Postyshev answered clearly, “I am a Bolshevik, comrade Stalin, a Bolshevik.” At first, this assertion was considered to show [merely] a lack of respect for Stalin. Later it was considered a harmful act. Eventually it resulted in Postyshev’s annihilation and castigation as an “enemy of the people.”
In the situation which then prevailed, I often talked with Nikolay Alexandrovich Bulganin. Once when we two were traveling in a car, he said, “It has happened sometimes that a man goes to Stalin on his invitation as a friend. And when he sits with Stalin, he does not know where he will be sent next – home or to jail.”
It is clear that such conditions put every member of the Politbiuro in a very difficult situation. And, when we also consider the fact that in the last years Central Committee Plenary sessions were not convened and that sessions of the Politbiuro occurred only occasionally, from time to time, then we will understand how difficult it was for any member of the Politbiuro to take a stand against one or another unjust or improper procedure, against serious errors and shortcomings in leadership practices. [ ….. ] We can assume that this was also a design for the future annihilation of the old Politbiuro members and, in this way, a cover for all shameful acts of Stalin, acts which we are now considering.
Comrades! So as not to repeat errors of the past, the Central Committee has declared itself resolutely against the cult of the individual. We consider that Stalin was extolled to excess. However, in the past Stalin undoubtedly performed great services to the Party, to the working class and to the international workers’ movement.
Comrades! We must abolish the cult of the individual decisively, once and for all; we must draw the proper conclusions concerning both ideological-theoretical and practical work. It is necessary for this purpose: First, in a Bolshevik manner to condemn and to eradicate the cult of the individual as alien to Marxism-Leninism and not consonant with the principles of Party leadership and the norms of Party life, and to fight inexorably all attempts at bringing back this practice in one form or another.
To return to and actually practice in all our ideological work the most important theses of Marxist-Leninist science about the people as the creator of history and as the creator of all material and spiritual good of humanity, about the decisive role of the Marxist Party in the revolutionary fight for the transformation of society, about the victory of communism.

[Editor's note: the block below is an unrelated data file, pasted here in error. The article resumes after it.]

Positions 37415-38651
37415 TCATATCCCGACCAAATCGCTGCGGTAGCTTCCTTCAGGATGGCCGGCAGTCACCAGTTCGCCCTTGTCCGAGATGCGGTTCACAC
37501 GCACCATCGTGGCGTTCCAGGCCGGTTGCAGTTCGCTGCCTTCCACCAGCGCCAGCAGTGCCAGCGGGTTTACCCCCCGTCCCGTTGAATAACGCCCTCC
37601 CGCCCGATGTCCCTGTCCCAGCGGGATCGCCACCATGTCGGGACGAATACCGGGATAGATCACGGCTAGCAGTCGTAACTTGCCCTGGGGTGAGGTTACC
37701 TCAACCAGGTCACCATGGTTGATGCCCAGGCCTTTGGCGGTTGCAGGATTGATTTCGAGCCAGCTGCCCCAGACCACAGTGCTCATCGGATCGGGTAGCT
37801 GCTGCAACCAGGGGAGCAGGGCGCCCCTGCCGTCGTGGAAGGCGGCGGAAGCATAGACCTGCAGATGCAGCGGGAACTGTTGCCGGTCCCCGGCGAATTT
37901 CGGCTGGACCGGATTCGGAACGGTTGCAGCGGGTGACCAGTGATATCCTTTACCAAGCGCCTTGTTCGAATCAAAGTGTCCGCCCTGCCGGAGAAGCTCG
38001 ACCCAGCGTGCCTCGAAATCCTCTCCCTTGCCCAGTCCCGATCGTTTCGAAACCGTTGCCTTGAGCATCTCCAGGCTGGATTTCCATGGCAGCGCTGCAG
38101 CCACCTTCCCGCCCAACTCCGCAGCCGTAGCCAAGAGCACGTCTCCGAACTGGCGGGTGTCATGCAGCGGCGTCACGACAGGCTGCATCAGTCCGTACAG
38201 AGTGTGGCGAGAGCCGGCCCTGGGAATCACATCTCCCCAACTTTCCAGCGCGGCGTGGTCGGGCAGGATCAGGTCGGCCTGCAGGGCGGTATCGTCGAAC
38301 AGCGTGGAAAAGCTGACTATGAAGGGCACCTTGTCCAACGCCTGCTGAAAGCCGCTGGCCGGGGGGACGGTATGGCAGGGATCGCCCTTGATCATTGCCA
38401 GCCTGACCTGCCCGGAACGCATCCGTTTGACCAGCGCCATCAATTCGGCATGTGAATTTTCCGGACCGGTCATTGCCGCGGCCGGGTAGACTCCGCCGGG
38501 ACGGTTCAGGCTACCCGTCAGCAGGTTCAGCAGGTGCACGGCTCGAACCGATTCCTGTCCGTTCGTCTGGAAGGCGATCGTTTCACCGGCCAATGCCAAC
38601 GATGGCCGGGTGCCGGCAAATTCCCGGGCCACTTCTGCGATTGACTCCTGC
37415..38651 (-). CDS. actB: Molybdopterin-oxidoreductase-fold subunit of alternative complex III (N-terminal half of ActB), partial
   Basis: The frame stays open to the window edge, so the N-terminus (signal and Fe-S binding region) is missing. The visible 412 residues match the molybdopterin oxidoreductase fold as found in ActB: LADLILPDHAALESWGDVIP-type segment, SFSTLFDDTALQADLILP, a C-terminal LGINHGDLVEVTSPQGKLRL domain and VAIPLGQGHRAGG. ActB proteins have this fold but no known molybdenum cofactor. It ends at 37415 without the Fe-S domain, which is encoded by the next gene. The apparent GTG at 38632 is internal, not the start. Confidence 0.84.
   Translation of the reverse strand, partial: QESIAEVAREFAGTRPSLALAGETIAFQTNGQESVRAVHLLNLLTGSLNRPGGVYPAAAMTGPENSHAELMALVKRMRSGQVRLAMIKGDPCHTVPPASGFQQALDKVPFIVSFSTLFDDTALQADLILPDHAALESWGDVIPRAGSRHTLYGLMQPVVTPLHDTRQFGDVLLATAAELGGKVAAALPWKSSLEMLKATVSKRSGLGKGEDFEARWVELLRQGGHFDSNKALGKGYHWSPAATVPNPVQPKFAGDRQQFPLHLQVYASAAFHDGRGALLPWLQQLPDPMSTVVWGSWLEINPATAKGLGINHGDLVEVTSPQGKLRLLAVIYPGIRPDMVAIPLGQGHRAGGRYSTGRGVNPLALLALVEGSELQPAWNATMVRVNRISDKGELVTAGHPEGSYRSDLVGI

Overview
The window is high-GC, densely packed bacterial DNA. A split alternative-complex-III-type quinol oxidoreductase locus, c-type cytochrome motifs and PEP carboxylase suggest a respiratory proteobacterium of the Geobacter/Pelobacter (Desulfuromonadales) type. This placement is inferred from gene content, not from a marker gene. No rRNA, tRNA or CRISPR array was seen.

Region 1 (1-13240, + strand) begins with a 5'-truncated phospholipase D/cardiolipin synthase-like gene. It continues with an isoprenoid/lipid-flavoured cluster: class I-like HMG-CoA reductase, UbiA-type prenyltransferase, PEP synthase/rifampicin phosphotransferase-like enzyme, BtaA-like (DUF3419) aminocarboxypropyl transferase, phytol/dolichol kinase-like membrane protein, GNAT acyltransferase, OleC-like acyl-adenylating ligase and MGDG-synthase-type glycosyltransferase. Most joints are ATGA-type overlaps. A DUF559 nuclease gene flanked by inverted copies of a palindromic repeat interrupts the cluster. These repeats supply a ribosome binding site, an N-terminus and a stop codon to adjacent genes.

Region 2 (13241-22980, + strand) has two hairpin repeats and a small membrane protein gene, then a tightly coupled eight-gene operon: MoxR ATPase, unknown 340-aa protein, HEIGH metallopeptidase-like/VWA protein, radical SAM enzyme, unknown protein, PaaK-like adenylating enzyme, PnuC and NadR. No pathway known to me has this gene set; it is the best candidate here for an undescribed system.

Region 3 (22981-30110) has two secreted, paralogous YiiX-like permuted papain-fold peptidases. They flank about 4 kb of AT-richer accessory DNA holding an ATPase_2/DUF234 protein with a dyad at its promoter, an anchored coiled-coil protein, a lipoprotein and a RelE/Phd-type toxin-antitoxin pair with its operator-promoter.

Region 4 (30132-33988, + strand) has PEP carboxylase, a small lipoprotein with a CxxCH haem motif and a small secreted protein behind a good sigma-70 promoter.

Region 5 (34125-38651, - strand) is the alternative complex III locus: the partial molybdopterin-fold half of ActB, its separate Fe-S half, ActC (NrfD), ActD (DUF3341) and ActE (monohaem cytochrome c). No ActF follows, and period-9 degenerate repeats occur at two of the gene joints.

In this connection we will be forced to do much work in order to examine critically from the Marxist-Leninist viewpoint and to correct the widely spread erroneous views connected with the cult of the individual in the spheres of history, philosophy, economy and of other sciences, as well as in literature and the fine arts. It is especially necessary that in the immediate future we compile a serious textbook of the history of our Party which will be edited in accordance with scientific Marxist objectivism, a textbook of the history of Soviet society, a book pertaining to the events of the Civil War and the Great Patriotic War.
Second, to continue systematically and consistently the work done by the Party’s Central Committee during the last years, a work characterized by minute observation in all Party organizations, from the bottom to the top, of the Leninist principles of Party leadership, characterized, above all, by the main principle of collective leadership, characterized by the observance of the norms of Party life described in the statutes of our Party, and, finally, characterized by the wide practice of criticism and self-criticism.
Third, to restore completely the Leninist principles of Soviet socialist democracy, expressed in the Constitution of the Soviet Union, to fight willfulness of individuals abusing their power. The evil caused by acts violating revolutionary socialist legality which have accumulated during a long time as a result of the negative influence of the cult of the individual has to be completely corrected.
Comrades! The 20th Congress of the Communist Party of the Soviet Union has manifested with a new strength the unshakable unity of our Party, its cohesiveness around the Central Committee, its resolute will to accomplish the great task of building communism. (Tumultuous applause.)
And the fact that we present in all their ramifications the basic problems of overcoming the cult of the individual which is alien to Marxism-Leninism, as well as the problem of liquidating its burdensome consequences, is evidence of the great moral and political strength of our Party. (Prolonged applause.)
We are absolutely certain that our Party, armed with the historical resolutions of the 20th Congress, will lead the Soviet people along the Leninist path to new successes, to new victories. (Tumultuous, prolonged applause.)
Long live the victorious banner of our Party – Leninism!
(Tumultuous, prolonged applause ending in ovation. All rise.)
Shocking the Comrades